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What Do You Really Know About Europe’s Jewish Football Teams?

The year was 1923, and among the main attractions for European football fans were English football leagues’ summer tours of the Continent. The gaps between the nation that invented football and its Continental neighbors were vast. The latter had yet to take its first steps in the game. No other all-star league trumped England’s until 1929, and the English leagues’ balls repeatedly landed in their opponents’ nets before wondrous eyes.

West Ham United, the runner up for the cup that year, traveled to Austria on one of those tours. Winning easily elsewhere, the Austrian league surprised spectators in a 1:1 tie with the unshakable Brits. The league was called Hakoah Vienna. The Hakoah members told their English counterparts at a joint meal that, as a Jewish league, they had to be tough. They faced a violent game from their opponents and lacking defense from judges. The English gentlemen invited them to a return match.

Members of the Hakoach Vienna Soccer team, Austria 1935-1936. Center, marked, Bernard Haspel, the team's goal keeper. Beit Hatfutsot, the Oster Visual Documentation Center, courtesy of Ben Haspel

Members of the Hakoach Vienna Soccer team, Austria 1935-1936. Center, marked, Bernard Haspel, the team’s goal keeper. Beit Hatfutsot, the Oster Visual Documentation Center, courtesy of Ben Haspel

The match took place several months later in the Upton Park stadium in East London, and the result was a sensation. Hakoach became the first non-English league to beat England on British soil. The league not only won, but swept England’s eminent league in a score of 5:0. Alexander Nemes-Neufeld scored three goals.

The London Times revealed in stereotypes: “The Jews played scientific football.” LT noted – at a time when England was still an avid supporter of a Jewish homeland in the Land of Israel – that the league had trained physically to prepare them to emigrate to Palestine.

Hakoah truly was a Zionist league. The club’s prevailing spirit was Dr. Ignaz Kerner, a dentist who drafted many of the league’s players from Europe’s four corners.  Famous cabaret writer Fritz Lehner managed the club with Kerner. Lehner organized the club’s annual fund-raising gala, which attracted many of Vienna’s Jewish elite. Two mega-celebs, Sigmund Freud and Franz Kafka, were among the league’s fans.

Austria paid little attention to the fact that this was a Jewish league, and at some point, forgot that a league that practically excluded non-Jewish players represented the nation. The Chancellor himself went to meet the train that carried the league home from London, and the victory in London was considered a major victory for Austria. Austrian football went pro one year later and Hakoah championed the professional leagues. But most of its fame was won on its tours of Europe and the Middle East. Its victories in Polish cities during a harsh anti-Semitic climate not only stirred broad adoration – but attracted Jewish youth to Jewish football clubs representing nearly every political movement. Hakoah also toured the Land of Israel and Egypt.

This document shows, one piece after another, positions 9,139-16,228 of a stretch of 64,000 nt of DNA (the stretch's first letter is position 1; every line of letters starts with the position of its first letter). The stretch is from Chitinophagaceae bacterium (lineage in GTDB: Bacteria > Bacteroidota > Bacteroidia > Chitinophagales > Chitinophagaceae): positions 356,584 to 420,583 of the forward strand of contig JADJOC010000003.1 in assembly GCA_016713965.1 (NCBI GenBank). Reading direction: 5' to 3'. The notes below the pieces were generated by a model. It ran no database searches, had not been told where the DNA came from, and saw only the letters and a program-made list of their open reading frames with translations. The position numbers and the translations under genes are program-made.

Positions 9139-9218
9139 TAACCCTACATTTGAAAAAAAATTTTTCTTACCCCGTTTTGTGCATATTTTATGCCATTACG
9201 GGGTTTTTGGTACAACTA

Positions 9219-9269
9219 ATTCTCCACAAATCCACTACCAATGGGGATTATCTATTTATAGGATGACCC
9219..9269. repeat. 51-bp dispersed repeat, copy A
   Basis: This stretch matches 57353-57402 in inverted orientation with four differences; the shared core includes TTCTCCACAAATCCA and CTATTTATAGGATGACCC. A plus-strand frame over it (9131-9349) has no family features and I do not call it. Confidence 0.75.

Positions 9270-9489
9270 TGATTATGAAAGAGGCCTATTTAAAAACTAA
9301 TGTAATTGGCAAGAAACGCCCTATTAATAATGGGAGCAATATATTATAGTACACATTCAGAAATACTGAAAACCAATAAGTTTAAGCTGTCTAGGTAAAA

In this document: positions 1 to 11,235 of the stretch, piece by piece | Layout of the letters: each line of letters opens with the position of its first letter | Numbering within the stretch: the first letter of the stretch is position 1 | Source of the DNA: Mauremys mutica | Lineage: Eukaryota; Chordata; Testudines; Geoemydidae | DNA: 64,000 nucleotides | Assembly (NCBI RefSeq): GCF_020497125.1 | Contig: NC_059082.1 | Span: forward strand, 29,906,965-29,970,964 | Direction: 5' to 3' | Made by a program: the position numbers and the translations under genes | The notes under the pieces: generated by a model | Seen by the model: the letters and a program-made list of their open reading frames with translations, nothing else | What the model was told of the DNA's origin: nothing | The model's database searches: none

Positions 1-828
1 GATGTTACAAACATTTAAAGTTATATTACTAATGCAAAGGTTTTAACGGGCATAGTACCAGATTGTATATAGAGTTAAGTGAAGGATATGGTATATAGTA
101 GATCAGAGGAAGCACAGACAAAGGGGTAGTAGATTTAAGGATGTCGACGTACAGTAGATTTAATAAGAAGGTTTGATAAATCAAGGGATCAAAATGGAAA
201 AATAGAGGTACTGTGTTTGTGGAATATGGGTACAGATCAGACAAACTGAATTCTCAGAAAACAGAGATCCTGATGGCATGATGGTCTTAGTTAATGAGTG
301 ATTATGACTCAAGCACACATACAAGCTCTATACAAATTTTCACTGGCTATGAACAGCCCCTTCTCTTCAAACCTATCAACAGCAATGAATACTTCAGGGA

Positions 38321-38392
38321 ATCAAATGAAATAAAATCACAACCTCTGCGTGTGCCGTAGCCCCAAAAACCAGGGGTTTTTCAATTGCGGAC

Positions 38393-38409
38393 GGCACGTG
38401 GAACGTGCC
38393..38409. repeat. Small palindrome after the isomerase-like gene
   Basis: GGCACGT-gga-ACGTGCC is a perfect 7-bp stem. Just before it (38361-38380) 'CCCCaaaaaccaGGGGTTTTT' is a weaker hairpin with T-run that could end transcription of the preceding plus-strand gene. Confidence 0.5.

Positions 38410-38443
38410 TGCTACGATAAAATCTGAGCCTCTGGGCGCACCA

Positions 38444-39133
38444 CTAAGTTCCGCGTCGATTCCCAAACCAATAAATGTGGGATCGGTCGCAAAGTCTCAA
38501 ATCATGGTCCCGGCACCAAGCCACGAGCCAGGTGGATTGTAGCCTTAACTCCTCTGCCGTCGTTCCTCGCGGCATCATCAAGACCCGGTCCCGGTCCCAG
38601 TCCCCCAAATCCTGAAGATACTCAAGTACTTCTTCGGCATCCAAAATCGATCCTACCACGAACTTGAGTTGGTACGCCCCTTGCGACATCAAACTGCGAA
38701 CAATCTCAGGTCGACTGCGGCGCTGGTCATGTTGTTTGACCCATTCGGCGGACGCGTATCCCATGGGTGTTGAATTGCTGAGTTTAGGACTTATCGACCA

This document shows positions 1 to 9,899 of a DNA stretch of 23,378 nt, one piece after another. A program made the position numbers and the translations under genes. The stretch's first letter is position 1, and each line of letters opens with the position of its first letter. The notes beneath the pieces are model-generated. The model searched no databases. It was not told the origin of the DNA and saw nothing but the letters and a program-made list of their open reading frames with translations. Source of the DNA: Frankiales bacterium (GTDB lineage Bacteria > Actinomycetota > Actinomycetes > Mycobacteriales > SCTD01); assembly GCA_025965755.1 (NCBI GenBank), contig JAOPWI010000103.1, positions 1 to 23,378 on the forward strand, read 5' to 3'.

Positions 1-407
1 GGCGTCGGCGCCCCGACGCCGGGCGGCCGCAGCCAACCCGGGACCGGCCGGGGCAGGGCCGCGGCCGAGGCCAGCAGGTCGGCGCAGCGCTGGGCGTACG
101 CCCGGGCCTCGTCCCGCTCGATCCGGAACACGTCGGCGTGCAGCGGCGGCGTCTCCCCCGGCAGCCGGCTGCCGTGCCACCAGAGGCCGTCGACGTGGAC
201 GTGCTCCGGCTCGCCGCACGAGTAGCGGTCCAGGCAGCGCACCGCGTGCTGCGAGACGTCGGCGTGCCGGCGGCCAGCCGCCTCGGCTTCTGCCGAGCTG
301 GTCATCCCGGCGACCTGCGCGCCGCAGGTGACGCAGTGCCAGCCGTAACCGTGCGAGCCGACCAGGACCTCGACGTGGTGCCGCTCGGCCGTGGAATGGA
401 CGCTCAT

Members of Maccabi Kosice football team before a match with the football team of Tahnovce suburb, Kosice, Slovakia, 1937. Beit Hatfutsot, the Oster Visual Documentation Center, courtesy of Shmuel Friedman

Members of Maccabi Kosice football team before a match with the football team of Tahnovce suburb, Kosice, Slovakia, 1937. Beit Hatfutsot, the Oster Visual Documentation Center, courtesy of Shmuel Friedman

What the Austrians also forgot was that four of the goals, three by Nemes-Neufeld and one by Bela Guttman, were scored not by Austrians, but by Hungarians. Kerner didn’t really believe in a local draft. He searched throughout Europe for Jewish talent, and the place to find Jewish stars at that time was Hungary.

During those years, Hungary’s rise to a football power was meteoric. The strongest club in the land was MTK, which won nine national championships in a row, a world record that endured to the end of the century. MTK was not strictly a Jewish league, but most of its players were Jews. Guttman played for the league for a short time, but among its bigger stars were Joszef “Tsibi” Braun, Arpad Weisz, Gyula Mandi, and Zoltan Opata. There were eight Jews and Jews scored all seven goals in the Hungarian all-star league that crushed Italy 7:1 in Budapest in 1924. One of them was from Hakoah. The rest were from MTK.

Jews also joined MTK for political reasons. But they differed from those of Hakoah, who were profoundly influenced by Max Nordau’s Muscular Judaism address to the Second World Jewish Congress. A few years before that, a Hungarian-Jewish doctor and lecturer, Henrik Chuchny, wrote an article encouraging Jews to engage in sports – not to fulfill daydreams of a state in Palestine, but to integrate into Hungarian society. Thus, in a Budapest café on an afternoon in 1888, several intellectual Jews gathered to establish MTK – a Hungarian acronym for Hungarian Physical Culture Club.

Jewish football team, Riga, Latvia 1930s. Beit Hatfutsot, the Oster Visual Documentation Center, courtesy of the Association of former residents of Latvia and Estonia in Israel

Jewish football team, Riga, Latvia 1930s. Beit Hatfutsot, the Oster Visual Documentation Center, courtesy of the Association of former residents of Latvia and Estonia in Israel